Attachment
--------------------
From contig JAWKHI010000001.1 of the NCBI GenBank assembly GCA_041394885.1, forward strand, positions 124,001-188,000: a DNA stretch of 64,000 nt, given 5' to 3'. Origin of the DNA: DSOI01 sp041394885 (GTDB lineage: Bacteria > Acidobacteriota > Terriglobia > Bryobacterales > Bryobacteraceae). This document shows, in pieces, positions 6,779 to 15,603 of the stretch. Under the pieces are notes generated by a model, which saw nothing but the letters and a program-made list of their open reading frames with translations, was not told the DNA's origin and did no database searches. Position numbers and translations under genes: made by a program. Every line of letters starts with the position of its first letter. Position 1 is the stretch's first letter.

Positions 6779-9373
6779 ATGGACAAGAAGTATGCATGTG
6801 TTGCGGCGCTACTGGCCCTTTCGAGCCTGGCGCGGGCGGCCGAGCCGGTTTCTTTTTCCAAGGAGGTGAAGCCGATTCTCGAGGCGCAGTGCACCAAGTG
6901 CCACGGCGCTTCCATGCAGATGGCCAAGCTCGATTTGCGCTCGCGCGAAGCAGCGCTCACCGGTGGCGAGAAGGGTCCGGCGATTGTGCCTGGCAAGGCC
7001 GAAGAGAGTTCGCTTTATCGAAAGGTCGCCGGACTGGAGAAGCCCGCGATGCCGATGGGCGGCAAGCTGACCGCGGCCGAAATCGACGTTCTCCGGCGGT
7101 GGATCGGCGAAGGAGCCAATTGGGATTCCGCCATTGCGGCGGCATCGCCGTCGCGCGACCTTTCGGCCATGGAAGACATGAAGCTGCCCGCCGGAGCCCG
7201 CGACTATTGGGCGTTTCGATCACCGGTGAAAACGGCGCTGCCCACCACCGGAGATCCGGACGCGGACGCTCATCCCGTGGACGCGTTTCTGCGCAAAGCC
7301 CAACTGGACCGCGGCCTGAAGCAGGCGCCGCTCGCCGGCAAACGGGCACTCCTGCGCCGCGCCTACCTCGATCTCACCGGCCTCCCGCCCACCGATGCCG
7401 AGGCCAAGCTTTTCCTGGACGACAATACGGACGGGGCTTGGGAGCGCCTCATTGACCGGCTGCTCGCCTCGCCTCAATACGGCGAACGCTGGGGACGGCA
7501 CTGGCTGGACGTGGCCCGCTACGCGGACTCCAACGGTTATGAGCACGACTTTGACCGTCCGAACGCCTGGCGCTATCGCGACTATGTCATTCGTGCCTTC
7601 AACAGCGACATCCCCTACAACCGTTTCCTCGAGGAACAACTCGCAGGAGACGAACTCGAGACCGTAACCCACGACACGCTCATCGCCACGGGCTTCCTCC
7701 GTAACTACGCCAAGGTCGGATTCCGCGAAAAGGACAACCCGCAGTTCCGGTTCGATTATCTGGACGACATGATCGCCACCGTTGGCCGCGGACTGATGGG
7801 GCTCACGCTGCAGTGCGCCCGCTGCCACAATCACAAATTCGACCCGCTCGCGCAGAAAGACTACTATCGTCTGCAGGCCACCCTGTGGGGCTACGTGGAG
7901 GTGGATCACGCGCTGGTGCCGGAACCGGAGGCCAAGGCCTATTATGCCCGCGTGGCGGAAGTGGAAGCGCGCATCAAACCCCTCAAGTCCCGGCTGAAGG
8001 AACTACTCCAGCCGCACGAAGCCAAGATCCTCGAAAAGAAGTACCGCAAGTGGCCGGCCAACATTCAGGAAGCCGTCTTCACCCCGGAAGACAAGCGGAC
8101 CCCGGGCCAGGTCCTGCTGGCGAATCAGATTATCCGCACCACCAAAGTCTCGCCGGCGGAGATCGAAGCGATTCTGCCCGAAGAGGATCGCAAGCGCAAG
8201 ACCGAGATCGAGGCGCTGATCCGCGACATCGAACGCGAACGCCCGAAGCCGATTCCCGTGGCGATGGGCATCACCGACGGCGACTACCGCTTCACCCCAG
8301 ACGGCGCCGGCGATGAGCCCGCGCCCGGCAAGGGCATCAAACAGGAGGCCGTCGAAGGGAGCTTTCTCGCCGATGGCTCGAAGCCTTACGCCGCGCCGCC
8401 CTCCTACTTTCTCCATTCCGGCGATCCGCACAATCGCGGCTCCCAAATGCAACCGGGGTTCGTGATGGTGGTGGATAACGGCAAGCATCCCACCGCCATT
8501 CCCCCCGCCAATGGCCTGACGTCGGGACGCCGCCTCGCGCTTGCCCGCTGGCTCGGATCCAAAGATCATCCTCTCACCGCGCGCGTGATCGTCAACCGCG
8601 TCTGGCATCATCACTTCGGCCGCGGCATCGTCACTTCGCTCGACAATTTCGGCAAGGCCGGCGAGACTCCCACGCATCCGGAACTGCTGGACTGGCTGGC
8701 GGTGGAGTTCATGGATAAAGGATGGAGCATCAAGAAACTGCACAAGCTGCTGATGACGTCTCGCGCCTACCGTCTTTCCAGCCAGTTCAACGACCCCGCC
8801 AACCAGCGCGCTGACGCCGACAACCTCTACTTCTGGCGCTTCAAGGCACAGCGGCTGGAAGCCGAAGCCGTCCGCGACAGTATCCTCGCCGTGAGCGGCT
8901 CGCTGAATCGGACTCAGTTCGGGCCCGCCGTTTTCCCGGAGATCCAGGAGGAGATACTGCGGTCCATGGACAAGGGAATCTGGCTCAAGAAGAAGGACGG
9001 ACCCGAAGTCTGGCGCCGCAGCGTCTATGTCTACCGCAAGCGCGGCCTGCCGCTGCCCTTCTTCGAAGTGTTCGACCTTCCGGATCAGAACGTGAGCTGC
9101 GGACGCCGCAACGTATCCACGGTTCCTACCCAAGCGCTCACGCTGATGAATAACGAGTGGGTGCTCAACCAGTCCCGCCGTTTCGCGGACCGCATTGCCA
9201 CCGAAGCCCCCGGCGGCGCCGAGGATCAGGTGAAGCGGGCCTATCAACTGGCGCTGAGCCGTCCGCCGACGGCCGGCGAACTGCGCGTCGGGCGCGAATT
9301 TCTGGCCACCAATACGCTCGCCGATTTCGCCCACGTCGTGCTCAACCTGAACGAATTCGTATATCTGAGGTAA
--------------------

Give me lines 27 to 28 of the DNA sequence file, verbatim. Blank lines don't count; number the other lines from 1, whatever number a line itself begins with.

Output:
9101 GGACGCCGCAACGTATCCACGGTTCCTACCCAAGCGCTCACGCTGATGAATAACGAGTGGGTGCTCAACCAGTCCCGCCGTTTCGCGGACCGCATTGCCA
9201 CCGAAGCCCCCGGCGGCGCCGAGGATCAGGTGAAGCGGGCCTATCAACTGGCGCTGAGCCGTCCGCCGACGGCCGGCGAACTGCGCGTCGGGCGCGAATT